Genki Balls Are Improving Water Quality in Downtown Honolulu Canal

Mud, trash, pollutants, and organic debris are the ingredients for sludge—and for years, sludge has been the defining characteristic of the Ala Wai Canal in Honolulu.

Sludge, which is rotten organic material, forms when putrefying, decaying bacteria decompose organic matter in conditions of deficient oxygen. The process produces harmful and smelly gases like methane, ammonia, and hydrogen sulfide. In the Ala Wai canal, the result of this sludge is a toxic environment—and better water quality seemed impossible given the canal's murky water and noxious smell.

To clean up the canal, the nonprofit Genki Ala Wai Project chose a method that might seem counterintuitive: throw a whole lot of mud balls in the canal. But the balls, called Genki after the Japanese word for health, contain effective microorganisms (EM) that sink to the bottom of the canal and digest sludge.

Let's take a deep dive into the Ala Wai Canal, Genki balls, their potential for clarifying polluted waters, and the water quality testing that's critical to ensure the success of any remediation project.

EMs Promote Healthy Plant Growth

Valuable discoveries are often made by accident, and that was the case with EM. Dr. Teruo Higa, professor emeritus of horticulture at Ryukyus University in Okinawa, Japan, discovered EM after an incident of pesticide poisoning.

While growing oranges, he noticed a decline in his overall health. He started to break out in rashes, and his symptoms got progressively worse the longer he worked with and near agrochemicals. That experience deeply influenced his thinking and launched 15 years of exhaustive research into safe and harmless microorganisms for crop cultivation, culminating in EM.

Dr. Higa recognized that the key is the combination of microbes. In 1980, after many experiments, he discovered an optimal mix of microbes—which he called "EM"—that promoted healthy plant growth.

EMs in Genki Balls Eat Up Sludge

EMs are a mixture of aerobic and anaerobic cultures found in the natural environment. They are primarily lactic acid bacteria mixed with yeast and phototrophic bacteria, whose energy comes from light and various carbon sources. Food production uses lactic acid bacteria and yeast, and the U.S. Food and Drug Administration recognizes both as generally safe for humans.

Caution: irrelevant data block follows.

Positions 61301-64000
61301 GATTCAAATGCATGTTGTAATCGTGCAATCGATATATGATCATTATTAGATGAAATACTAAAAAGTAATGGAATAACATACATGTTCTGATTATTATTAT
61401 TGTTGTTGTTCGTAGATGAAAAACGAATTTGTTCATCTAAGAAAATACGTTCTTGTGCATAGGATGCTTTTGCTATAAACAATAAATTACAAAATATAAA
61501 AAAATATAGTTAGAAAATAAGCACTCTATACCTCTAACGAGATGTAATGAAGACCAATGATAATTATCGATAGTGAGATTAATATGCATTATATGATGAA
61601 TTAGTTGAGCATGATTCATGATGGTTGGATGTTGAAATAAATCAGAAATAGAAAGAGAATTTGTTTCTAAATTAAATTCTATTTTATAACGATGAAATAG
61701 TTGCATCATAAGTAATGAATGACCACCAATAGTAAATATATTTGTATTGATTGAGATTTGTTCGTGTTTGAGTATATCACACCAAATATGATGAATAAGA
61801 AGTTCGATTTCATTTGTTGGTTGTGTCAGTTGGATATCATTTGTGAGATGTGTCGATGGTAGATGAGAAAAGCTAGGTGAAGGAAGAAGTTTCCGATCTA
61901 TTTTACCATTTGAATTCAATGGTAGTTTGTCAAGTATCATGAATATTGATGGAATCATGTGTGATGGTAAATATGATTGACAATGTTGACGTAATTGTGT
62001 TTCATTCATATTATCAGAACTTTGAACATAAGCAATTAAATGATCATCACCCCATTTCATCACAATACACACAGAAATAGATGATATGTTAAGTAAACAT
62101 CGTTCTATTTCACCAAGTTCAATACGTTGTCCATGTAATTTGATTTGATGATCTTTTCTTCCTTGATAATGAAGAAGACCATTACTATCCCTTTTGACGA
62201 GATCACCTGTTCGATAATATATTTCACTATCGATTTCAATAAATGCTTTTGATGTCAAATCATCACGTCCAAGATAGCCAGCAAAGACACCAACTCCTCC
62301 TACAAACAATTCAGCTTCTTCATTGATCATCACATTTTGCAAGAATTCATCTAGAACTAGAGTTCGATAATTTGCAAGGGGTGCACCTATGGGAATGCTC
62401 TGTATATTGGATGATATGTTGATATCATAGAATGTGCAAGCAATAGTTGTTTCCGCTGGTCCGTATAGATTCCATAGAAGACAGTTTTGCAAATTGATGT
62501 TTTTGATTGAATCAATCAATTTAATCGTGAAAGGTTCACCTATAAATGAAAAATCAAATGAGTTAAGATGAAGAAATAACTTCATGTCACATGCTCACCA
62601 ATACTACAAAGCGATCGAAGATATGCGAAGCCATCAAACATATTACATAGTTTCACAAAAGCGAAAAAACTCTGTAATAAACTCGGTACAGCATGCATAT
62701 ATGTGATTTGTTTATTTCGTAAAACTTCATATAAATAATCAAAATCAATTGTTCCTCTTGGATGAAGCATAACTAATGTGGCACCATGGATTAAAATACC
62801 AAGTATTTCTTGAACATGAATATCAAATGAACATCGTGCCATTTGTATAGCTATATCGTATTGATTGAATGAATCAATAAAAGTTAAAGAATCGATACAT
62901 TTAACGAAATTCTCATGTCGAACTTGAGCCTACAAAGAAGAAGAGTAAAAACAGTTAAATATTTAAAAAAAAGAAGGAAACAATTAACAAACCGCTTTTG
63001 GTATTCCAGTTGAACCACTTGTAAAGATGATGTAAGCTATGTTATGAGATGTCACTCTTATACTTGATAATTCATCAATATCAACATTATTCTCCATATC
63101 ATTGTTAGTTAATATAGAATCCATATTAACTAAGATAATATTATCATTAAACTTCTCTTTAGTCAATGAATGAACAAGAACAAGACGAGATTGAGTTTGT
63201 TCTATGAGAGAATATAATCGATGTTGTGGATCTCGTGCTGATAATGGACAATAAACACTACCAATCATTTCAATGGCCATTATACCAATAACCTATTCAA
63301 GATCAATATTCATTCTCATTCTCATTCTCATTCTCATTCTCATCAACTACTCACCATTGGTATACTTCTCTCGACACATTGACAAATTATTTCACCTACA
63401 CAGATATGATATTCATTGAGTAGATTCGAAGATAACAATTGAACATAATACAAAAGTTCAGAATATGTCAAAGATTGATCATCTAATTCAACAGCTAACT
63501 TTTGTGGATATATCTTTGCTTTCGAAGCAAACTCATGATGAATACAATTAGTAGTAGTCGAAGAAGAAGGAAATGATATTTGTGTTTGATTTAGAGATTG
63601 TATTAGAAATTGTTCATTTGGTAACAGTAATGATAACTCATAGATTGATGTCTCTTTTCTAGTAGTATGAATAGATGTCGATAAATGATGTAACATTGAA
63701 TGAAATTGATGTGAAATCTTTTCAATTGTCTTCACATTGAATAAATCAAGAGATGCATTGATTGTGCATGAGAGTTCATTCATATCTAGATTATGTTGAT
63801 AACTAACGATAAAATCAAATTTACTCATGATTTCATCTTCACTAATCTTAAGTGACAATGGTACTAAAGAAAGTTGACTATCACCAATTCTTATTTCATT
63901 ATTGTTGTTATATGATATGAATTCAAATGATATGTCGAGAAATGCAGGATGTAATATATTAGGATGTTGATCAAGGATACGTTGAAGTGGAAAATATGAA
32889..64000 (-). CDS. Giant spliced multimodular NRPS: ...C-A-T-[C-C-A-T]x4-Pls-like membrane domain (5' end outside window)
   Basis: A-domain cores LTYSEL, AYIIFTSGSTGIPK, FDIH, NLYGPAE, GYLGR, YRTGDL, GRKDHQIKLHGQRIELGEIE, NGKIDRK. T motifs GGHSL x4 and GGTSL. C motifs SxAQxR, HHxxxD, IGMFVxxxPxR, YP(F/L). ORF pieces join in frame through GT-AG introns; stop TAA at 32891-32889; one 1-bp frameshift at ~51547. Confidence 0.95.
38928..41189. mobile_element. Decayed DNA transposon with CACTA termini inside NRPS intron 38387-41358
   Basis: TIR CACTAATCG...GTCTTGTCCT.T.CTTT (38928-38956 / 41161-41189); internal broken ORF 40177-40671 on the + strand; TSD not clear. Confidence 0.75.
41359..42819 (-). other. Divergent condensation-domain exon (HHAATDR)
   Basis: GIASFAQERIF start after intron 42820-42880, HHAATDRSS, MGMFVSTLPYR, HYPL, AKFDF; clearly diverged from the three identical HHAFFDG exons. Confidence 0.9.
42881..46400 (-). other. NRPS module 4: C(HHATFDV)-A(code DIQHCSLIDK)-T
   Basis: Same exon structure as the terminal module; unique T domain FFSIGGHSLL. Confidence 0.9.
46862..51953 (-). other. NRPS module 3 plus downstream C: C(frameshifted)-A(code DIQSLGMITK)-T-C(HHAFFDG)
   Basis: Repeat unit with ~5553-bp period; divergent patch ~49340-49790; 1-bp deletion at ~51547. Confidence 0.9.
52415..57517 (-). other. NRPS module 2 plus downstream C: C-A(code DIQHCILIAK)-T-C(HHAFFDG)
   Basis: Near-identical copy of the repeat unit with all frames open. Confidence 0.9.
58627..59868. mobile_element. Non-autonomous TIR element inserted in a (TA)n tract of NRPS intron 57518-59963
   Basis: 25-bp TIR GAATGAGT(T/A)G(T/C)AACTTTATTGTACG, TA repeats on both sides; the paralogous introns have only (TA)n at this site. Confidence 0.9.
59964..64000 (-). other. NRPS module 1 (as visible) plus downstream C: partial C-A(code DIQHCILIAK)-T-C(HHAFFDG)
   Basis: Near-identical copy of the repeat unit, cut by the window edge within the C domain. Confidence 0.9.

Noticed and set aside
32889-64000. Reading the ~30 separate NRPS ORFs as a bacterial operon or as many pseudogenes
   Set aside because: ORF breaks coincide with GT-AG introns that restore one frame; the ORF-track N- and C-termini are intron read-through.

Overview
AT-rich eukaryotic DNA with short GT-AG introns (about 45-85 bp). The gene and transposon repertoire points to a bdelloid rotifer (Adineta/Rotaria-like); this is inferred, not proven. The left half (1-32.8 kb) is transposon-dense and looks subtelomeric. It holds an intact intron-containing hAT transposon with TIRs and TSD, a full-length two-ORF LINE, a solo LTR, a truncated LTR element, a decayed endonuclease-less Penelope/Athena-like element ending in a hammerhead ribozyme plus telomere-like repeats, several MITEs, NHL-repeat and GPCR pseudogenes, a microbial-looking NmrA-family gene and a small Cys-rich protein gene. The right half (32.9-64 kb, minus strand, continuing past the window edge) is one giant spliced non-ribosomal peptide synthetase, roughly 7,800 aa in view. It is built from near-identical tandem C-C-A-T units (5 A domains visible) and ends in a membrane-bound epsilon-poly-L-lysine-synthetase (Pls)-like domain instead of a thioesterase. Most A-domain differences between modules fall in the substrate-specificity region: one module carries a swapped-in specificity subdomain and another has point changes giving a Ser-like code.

To create these tennis ball-sized projectiles, the bacteria are mixed with clay soil, rice bran, molasses, and water. Then, the Genki balls are tossed into water bodies like the Ala Wai. After the balls embed themselves in the sludge surface, the fermentative bacteria begin to digest and oxygenate the sludge. At the same time, the phototrophic bacteria consume harmful gases and eliminate foul odors.

Genki Balls Improve Water Quality in the Ala Wai

Genki Ala Wai, a non-profit project under the Hawaii Exemplary State Foundation, aimed to use bioremediation technology to make the canal fishable and swimmable within seven years of its start in 2019. They wanted to enable all types of stakeholders to work together to restore the ecosystem—starting with students and teachers and extending to the community as a whole. To date, volunteers have launched 115,000 Genki balls into the canal.

But to ensure any remediation strategy is making a difference, water quality testing is essential. In this case, the testing showed Genki balls are working. By the end of 2023, sludge levels at the Jefferson Elementary deployment near the Waikiki-Kapahulu Public Library had dropped from 23 inches to 3 inches. Enterococci colony-forming units, bacterial indicators of the presence of fecal material, dropped from 697 CFU to 160 CFU.

Expanding on Water Quality Improvement with EMs

The Genki Ala Wai project aims to make the canal suitable for recreation by 2026. The project's success so far may prompt the use of Genki balls at other waterways in Hawaii. In fact, the improvement in water quality netted Genki Ala Wai permission to drop EM liquid into the water. The liquid catches whatever is floating, while the Genki balls grab pollutants on the bottom.

Using Genki balls is much cheaper than the alternative of dredging waterways to remove sludge, an expensive short-term solution that needs to be redone within months. Genki balls need a cool, dry space to cure after forming, and this mud ball is indestructible when it's in the presence of sludge.

The cleaner waters have brought fish back to the canal, including species like Pacific threadfin, striped mullet, Hawaiian flagtail, and trevally. Even a Hawaiian monk seal has been spotted swimming up the canal.

That—and the water testing results—are a sure sign that the bioremediation is helping to create a healthier ecosystem and a more resilient and sustainable Hawaii.

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Diana Kightlinger

Diana Kightlinger is an experienced journalist, copywriter, and blogger for science, technology, and medical organizations. She writes frequently for Fortune 500 corporate clients but also has a passion for explaining scientific research, raising awareness of issues, and targeting positive outcomes for people and communities. Diana holds master’s degrees in environmental science and journalism.